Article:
3 Reasons Why A Homemade Wine Can Be Bitter

A Homemade Wine That Tastes BitterIn May I bottled my 2013 Riesling made from Riesling juice. Prior to bottling I filtered the wine, and added simple syrup, potassium sorbate, and kmeta, all in the correct quantities. It tasted very good at bottling time, however, now after a few months has passed, it has become drier and has a slightly bitter finish. What caused this change, and is there anything I can do now to correct it, even if I have to open all 4 cases? Also, what can be done to prevent this from happening the next time I make Riesling? Would ascorbic acid have help prevent this from happening?

Name: John S.
State: OH
—–
Hello John,

I don’t know if I have an exact answer for you or not as to why your homemade wine is bitter.

My first thought is that there is some slight fermentation going on in the wine bottle. The increase of yeast cells can make the wine bitter. But, this would be evident by bubbles or sparkle in the wine along with pressure when popping the cork. You did not mention either of these, so I doubt this is what’s going on.

Oxidation can cause bitterness, but it would be more easily identified with a darkening of the wine’s color. If you do not notice the wine turning darker or more brown in color then it is not likely to be from oxidation. By the way, ascorbic acid is what you would add to help protect the wine from oxidation, but it is not required to make a stable wine free from oxidation.

Wine Conditioner/SweetenerBottle shock is something that can bring a flat, lifeless character over the wine. In extreme cases it can cause an off-flavor that one might describe as bitter in the wine. This is primarily because bottle shock can knock the fruity impression out of the wine.

Bottle shock occurs after the wine is bottled — or in some more delicate cases — if the wine is excessively disturbed, such as with car travel, etc. It happens when the wine is exposed to too much air to quickly. A little air is needed over time for the wine to age properly. The traditional cork is able to provide this trace amount of air by letting it seep past, but when the wine is bottled or when the wine bottle is jostled around, too much air can pass through the cork and saturate into the wine causing the characteristics of bottle shock.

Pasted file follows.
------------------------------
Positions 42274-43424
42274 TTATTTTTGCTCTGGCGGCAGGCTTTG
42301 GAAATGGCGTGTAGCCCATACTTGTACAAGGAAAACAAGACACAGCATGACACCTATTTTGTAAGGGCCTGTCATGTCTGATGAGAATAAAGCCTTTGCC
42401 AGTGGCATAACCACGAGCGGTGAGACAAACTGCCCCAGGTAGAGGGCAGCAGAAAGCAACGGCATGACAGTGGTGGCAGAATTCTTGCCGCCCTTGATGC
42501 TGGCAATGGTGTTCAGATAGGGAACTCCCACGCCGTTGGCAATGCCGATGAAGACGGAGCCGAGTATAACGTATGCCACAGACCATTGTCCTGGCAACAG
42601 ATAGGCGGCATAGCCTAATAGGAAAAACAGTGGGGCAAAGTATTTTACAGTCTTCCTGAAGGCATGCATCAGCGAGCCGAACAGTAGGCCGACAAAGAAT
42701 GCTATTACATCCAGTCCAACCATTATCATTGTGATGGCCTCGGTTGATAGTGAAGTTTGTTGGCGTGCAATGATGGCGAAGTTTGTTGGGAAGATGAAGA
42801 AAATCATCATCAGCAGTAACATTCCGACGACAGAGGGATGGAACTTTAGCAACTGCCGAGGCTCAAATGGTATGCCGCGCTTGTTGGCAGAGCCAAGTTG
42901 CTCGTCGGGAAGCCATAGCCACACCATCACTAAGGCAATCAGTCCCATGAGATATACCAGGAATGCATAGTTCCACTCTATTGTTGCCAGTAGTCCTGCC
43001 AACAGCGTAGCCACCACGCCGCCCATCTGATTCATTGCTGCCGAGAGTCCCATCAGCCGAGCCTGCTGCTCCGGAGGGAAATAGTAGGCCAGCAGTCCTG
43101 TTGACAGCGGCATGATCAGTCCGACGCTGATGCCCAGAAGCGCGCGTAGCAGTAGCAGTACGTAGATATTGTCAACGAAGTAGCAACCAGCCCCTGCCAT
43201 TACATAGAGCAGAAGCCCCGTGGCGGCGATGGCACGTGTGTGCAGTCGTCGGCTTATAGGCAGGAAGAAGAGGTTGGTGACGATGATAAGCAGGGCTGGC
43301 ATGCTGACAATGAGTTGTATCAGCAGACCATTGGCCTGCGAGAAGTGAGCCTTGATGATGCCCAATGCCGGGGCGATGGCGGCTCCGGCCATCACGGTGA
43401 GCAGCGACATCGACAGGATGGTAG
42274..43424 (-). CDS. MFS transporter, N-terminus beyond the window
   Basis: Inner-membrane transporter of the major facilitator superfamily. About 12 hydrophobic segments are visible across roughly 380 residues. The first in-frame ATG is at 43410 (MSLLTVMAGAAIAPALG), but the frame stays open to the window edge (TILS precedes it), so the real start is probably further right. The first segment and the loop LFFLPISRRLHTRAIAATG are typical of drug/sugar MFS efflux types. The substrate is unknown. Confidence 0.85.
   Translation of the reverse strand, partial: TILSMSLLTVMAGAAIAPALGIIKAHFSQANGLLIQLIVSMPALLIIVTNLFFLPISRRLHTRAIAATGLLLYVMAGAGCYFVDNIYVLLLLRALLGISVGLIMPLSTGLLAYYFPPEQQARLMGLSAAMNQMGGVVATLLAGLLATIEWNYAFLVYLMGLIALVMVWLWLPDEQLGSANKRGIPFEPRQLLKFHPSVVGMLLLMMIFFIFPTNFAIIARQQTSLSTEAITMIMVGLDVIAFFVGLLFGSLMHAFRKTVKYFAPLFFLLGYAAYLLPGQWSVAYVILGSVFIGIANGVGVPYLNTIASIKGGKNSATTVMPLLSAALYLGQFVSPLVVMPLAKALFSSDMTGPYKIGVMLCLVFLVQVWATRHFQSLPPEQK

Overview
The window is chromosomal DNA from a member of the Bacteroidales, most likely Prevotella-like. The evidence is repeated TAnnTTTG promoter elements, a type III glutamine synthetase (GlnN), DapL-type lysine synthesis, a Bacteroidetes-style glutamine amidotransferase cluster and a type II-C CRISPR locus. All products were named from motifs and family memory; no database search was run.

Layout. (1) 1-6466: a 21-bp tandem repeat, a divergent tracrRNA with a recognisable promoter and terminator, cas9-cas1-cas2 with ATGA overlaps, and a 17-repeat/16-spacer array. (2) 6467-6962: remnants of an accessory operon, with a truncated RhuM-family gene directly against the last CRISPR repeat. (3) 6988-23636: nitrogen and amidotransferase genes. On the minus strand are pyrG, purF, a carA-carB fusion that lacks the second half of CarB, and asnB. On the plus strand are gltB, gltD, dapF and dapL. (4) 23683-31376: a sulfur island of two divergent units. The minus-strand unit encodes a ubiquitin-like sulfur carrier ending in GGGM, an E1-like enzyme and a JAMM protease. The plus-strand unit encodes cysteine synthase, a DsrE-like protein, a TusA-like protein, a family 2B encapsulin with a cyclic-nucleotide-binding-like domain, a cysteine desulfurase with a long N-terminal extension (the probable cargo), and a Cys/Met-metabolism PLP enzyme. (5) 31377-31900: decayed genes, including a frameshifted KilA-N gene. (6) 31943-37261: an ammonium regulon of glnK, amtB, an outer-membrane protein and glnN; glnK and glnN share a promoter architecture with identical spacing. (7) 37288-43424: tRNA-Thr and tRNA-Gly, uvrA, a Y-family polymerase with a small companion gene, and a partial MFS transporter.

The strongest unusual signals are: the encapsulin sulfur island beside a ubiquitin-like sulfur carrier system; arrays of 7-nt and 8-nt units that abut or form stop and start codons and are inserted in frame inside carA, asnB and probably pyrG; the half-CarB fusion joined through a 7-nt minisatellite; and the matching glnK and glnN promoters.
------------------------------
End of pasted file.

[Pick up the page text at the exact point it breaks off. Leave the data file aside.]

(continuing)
The good news is that bottle shock is temporary and the wine will recover if given more time.

I do not know if this is what is what’s causing your homemade wine to be bitter or not. If it is, you should notice improvements every 30 days or so. If it is not bottle shock then my guess is that you will notice the bitterness of your wine getting worse through some other reason.

Unless what I have described above is already striking a chord, at this point I would do nothing except observe:

  • See if you can determine if a deposit is starting to form in the wine bottles. If so, this would indicate a slight fermentation. Decant the wine back into a common fermenter and let finish.
  • Pay attention to the wine’s color. Is it getting darker? Sample a bottle every 30 days. If so then oxidation may be the issue. Store the wine in a cool, dark area.
  • Is it getting better? Then bottle shock may be the diagnoses. Give the wine more time to recover.

By paying attention to such things you my be able to start to get a handle on what’s going on.

Without being there, this is about as close as I can get to answer for you. Hopefully, this information will at least get you on the right track.

Best Wishes,
Ed Kraus
—————————————————————————————————————–
Ed Kraus is a 3rd generation home brewer/winemaker and has been an owner of E. C. Kraus since 1999. He has been helping individuals make better wine and beer for over 25 years.

2 thoughts on “3 Reasons Why A Homemade Wine Can Be Bitter

  1. Good afternoon.
    I had a barrel of malbec bottled 3 weeks ago. Through out its fermentation I tasted it a couple times a year. In my opinion it was delicious. Yesterday I opened a bottle and poured it into a decanter. There was a little sediment left in the bottle and the wine was bitter. To bitter to enjoy. Would this be bottle shock or do you think something happened during the bottling process

  2. Mike, this is more than likely bottle shock, but I would also sample another random bottle to see if they each taste the same. Sediment should not be in the wine bottle, and I am concerned that maybe some bottles have excessive tannin in them. The sediment could be tannin precipitating from the wine. Tannin could have been concentrated towards the bottom of the barrel causing some bottles to have more tannin than others. Again, it sounds like bottle shock, but I would look out for more deposits in the bottles.

Leave a Reply

Your email address will not be published. Required fields are marked *